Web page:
Do you ever look at your body and wonder how it manages to grow and change so quickly and efficiently? And how does it continues to function like a well-oiled machine?
We have enzymes to thank for the miracle that is the human body. What are enzymes, and why are they so important? Let’s find out.
What are enzymes?
Enzymes are a special type of protein that exists in every living thing, inside and outside the cells. And like any other protein, they help with the growth and functioning of the body. There are many types of enzymes, and each has a very specific function – like breaking down food or building muscle tissue.
Enzymes are ‘catalysts’ or substances that speed up a chemical reaction. They are vital in helping essential processes like digestion, cell-building, and healing. Without enzymes, these chemical reactions and processes would still take place but at a much slower rate, which would make our survival very difficult. Hence, they’re also referred to as the building blocks of our body.
How enzymes work
As we’ve mentioned before, enzymes are very specific, and each performs exactly only one function by reacting only with the substance they’re meant to. This also ensures that an enzyme performs the right function without any mix-ups.
Enzymes work by reacting with something called a substrate. A substrate is a molecule that fits perfectly into an enzyme, like a puzzle piece. All enzymes have a groove called an ‘active site’, which is where the substrate fits perfectly. The enzyme reacts with the substrate by treating it like food. Once the reaction is done, the enzyme releases its product. For example, in the process of digestion, one of the types of enzymes that is activated is called ‘lactase’. Its only function is to help break down lactose, a kind of sugar that is found in dairy products. Once a molecule of lactose meets lactase, it uses it as a substrate and reacts with it. The end product from the enzyme is energy, which is then used by the body.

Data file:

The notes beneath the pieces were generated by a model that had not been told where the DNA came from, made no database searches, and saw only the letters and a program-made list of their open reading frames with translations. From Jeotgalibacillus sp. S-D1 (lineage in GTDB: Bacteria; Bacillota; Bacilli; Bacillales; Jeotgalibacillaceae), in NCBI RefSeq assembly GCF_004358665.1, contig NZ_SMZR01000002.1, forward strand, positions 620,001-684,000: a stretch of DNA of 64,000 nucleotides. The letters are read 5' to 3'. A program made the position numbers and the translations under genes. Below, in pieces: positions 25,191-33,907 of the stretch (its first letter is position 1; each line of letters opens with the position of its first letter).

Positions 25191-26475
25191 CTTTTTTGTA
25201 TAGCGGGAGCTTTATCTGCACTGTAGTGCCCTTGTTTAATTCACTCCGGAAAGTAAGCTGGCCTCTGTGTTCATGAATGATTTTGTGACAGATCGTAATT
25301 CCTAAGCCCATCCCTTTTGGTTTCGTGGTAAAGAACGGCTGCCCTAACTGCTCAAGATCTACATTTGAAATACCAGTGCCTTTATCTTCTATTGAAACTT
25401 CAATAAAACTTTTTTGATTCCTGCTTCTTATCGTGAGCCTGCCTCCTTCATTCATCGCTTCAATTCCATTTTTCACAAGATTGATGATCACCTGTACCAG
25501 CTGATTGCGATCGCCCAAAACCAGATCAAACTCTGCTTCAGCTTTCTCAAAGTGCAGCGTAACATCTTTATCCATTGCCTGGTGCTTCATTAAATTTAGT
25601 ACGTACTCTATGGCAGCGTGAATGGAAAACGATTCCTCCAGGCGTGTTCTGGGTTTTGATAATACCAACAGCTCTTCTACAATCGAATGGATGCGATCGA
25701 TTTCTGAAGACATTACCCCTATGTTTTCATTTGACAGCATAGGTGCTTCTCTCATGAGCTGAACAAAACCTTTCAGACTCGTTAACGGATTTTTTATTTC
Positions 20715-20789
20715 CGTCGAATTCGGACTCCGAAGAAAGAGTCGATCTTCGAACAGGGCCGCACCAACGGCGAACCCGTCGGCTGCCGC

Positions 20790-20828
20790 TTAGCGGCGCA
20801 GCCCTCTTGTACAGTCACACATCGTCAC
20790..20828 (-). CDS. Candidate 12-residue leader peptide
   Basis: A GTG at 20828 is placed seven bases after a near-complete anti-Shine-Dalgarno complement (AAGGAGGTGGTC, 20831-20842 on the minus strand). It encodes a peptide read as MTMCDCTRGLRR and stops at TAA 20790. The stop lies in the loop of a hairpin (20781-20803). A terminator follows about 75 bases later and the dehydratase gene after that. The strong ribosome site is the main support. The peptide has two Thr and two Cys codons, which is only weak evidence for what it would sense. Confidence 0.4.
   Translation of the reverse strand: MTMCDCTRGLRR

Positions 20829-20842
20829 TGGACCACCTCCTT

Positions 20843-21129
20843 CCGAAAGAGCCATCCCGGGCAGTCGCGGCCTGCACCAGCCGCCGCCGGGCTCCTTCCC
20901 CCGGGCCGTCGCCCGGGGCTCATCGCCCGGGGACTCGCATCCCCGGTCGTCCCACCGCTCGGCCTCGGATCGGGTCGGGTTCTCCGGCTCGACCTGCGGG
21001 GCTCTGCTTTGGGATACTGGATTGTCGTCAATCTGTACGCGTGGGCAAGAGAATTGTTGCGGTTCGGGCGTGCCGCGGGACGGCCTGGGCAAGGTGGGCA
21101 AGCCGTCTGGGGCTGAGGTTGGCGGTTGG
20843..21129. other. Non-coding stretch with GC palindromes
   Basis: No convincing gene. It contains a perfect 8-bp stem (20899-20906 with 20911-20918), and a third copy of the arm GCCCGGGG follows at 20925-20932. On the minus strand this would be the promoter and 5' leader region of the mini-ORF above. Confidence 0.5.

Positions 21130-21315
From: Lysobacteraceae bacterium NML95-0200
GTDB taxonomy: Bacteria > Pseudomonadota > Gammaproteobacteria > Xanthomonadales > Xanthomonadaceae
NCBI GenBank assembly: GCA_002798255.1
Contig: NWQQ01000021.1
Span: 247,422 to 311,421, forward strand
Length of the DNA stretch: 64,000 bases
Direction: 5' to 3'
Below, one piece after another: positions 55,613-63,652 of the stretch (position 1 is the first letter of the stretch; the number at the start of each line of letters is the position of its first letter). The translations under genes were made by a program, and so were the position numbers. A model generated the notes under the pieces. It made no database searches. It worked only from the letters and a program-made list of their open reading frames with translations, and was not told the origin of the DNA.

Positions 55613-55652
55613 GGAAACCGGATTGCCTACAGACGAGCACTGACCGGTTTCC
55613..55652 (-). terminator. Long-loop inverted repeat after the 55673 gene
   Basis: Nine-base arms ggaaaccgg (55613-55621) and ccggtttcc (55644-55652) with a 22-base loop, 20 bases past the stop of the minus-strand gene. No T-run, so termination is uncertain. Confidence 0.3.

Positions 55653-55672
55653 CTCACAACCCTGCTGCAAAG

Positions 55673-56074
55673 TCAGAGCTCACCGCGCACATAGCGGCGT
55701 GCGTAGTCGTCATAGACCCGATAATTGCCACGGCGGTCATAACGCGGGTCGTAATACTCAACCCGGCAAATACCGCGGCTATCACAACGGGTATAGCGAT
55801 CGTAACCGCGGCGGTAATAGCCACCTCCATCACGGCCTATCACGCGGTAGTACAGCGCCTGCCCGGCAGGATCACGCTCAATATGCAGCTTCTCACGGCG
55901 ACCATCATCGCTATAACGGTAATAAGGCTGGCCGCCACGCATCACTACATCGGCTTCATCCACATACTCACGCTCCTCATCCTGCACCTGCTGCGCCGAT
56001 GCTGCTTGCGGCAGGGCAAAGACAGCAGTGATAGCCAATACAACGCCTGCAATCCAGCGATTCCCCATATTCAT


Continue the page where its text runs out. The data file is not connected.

What affects enzymes
While enzymes speed up chemical reactions and processes in our body, it is also important that they don’t do it too quickly so that it doesn’t release too much energy in one go. There are some factors that can slow down enzyme activity or even stop it completely.
Temperature is very important for enzyme activity. The higher the temperature, the faster the enzyme activity, and hence the chemical reaction. But extremely high temperatures (like when you get a fever) can completely stop enzyme activity too. Similarly, a higher or lower pH level, which is the level of acidity, can affect the reaction rate. If there are excessive amounts of substrate or even inhibitors (molecules that stop enzyme activity), then reactions can come to a complete stop.
Our bodies produce enzymes naturally, and they don’t stop working after one reaction. Thanks to their uniquely beneficial nature, enzymes are also used in making medicines and even industrial processes like paper-making and processing food.
Now that you know how important enzymes are, what other marvellous mysteries of the body would you like to uncover? Let us know in the comments.
Read more about the human body in BYJU’S ‘Did You Know?’:
What’s In Your Genes: 10 Facts About Genes You Need to Know
What Would Humans Look Like In A Million Years?
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